Intergenerational Correlations in Size at Birth and the Contribution of Environmental Factors The Uppsala Birth Cohort Multigenerational Study, Sweden, 1915-2002


de Stavola, BL; Leon, DA; Koupil, I; (2011) Intergenerational Correlations in Size at Birth and the Contribution of Environmental Factors The Uppsala Birth Cohort Multigenerational Study, Sweden, 1915-2002. American journal of epidemiology, 174 (1). pp. 52-62. ISSN 0002-9262 DOI: https://doi.org/10.1093/aje/kwr032

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Abstract

Sizes at birth of parents and their children are known to be correlated, reflecting in part the influence of fetal and maternal genes. Sociodemographic factors, regarded as aspects of the shared environment across generations, would also be expected to contribute, but evidence is limited. In the present study, the authors aimed to quantify the role of the shared environment in explaining intergenerational correlations in birth weight and length by using data across 3 consecutive generations from the Uppsala Birth Cohort Multigenerational Study in Uppsala, Sweden. That study included birth and sociodemographic data on 7,657 singletons born in Uppsala in 1915-1929 (generation 1) and their grandchildren (generation 3). Standard regression and biometric models were used to study the correlations in size at birth of generation 1-generation 3 pairs. The data showed stronger correlations in maternal pairs than in paternal pairs for birth weight (0.125 vs. 0.096, P = 0.02) but not for birth length (0.097 vs. 0.093, P = 0.77). These correlations were not reduced by adjustment for sociodemographic factors in regression models. In contrast, significant shared-environment contributions to the intergenerational correlations were identified in biometric models, averaging 14% for both birth measures. These models assumed a common latent factor for the sociodemographic variables. The present results show that the shared environment moderately but significantly contributes to intergenerational correlations.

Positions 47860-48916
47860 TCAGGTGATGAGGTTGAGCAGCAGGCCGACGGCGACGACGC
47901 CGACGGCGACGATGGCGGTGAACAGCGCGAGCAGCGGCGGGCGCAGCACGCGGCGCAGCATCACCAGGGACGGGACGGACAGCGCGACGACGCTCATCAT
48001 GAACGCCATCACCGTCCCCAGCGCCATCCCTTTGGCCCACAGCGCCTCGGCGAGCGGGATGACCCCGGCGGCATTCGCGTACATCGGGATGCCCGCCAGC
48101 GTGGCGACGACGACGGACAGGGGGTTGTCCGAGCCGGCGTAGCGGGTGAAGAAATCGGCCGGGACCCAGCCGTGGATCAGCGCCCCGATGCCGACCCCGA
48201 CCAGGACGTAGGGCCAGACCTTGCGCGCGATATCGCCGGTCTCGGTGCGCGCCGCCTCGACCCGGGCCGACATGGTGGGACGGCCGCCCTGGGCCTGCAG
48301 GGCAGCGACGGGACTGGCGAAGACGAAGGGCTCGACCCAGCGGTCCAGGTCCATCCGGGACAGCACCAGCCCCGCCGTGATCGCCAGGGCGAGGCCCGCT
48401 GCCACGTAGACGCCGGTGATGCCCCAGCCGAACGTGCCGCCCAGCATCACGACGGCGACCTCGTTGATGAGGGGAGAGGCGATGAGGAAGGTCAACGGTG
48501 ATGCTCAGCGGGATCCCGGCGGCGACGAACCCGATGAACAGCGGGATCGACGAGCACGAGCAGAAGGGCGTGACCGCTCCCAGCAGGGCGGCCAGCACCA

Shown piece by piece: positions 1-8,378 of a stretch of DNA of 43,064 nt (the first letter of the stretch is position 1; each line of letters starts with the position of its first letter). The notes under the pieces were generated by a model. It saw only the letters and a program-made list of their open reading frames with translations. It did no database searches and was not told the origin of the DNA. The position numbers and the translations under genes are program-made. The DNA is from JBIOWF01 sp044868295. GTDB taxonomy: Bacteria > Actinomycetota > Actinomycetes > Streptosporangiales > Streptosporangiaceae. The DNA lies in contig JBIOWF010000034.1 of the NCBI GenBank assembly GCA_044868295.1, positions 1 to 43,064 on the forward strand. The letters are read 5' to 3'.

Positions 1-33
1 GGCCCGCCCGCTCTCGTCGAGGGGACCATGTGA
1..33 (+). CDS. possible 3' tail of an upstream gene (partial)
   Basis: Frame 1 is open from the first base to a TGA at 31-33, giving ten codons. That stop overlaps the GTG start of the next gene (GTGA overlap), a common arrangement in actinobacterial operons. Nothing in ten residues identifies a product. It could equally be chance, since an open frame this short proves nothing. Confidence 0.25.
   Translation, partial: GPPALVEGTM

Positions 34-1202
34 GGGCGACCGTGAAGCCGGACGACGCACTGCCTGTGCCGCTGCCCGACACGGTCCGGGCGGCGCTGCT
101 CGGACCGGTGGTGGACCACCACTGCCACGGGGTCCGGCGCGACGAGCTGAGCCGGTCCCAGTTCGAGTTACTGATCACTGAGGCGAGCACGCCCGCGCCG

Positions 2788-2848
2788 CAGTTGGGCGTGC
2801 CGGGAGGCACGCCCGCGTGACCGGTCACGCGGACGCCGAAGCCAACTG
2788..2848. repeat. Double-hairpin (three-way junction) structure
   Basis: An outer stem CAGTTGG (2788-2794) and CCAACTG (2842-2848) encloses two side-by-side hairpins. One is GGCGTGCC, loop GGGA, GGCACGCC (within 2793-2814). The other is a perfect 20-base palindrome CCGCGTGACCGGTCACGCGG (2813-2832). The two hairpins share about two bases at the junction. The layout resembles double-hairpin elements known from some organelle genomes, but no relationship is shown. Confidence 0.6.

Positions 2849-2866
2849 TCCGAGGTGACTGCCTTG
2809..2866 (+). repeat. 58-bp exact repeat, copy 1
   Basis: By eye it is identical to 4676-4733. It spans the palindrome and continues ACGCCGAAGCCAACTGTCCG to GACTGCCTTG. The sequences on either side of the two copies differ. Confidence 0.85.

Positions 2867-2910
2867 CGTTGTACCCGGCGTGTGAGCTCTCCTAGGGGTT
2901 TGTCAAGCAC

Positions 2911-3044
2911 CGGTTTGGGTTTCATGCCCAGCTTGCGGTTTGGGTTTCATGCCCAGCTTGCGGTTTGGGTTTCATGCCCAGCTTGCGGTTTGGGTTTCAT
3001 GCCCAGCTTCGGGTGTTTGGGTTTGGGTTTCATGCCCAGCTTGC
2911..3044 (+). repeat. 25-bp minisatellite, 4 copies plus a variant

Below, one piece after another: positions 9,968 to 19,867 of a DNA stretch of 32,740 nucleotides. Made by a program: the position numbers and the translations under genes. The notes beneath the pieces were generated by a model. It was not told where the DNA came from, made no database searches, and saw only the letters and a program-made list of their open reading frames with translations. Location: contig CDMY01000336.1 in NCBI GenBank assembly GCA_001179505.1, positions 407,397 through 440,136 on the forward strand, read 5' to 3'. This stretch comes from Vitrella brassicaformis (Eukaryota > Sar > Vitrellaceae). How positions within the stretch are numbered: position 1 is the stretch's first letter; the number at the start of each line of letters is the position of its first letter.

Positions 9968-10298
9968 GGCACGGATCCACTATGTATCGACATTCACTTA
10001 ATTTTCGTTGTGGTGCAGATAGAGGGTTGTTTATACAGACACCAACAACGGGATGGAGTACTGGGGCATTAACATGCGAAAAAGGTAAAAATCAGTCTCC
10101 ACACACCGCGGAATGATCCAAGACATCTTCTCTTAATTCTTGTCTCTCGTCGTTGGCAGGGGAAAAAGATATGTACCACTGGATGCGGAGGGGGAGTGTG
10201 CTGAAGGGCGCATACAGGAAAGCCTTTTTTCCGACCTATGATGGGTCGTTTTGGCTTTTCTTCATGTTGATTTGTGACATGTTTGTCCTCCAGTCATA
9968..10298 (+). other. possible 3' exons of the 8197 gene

Item Type: Article
Keywords: bias (epidemiology), birth weight, child, environment, intergenerational relations, models, genetic, models, structural, GESTATIONAL-AGE, PRETERM BIRTH, FETAL-GROWTH, INTRAUTERINE GROWTH, AFRICAN-AMERICANS, WEIGHT, DETERMINANTS, PREGNANCY, BORN, TRANSMISSION
Faculty and Department: Faculty of Epidemiology and Population Health > Dept of Non-Communicable Disease Epidemiology
Faculty of Epidemiology and Population Health > Dept of Medical Statistics
Research Centre: ECOHOST - The Centre for Health and Social Change
Centre for Maternal, Reproductive and Child Health (MARCH)
Centre for Global Non-Communicable Diseases (NCDs)
Centre for Statistical Methodology
PubMed ID: 21617260
Web of Science ID: 292046300007
URI: http://researchonline.lshtm.ac.uk/id/eprint/409

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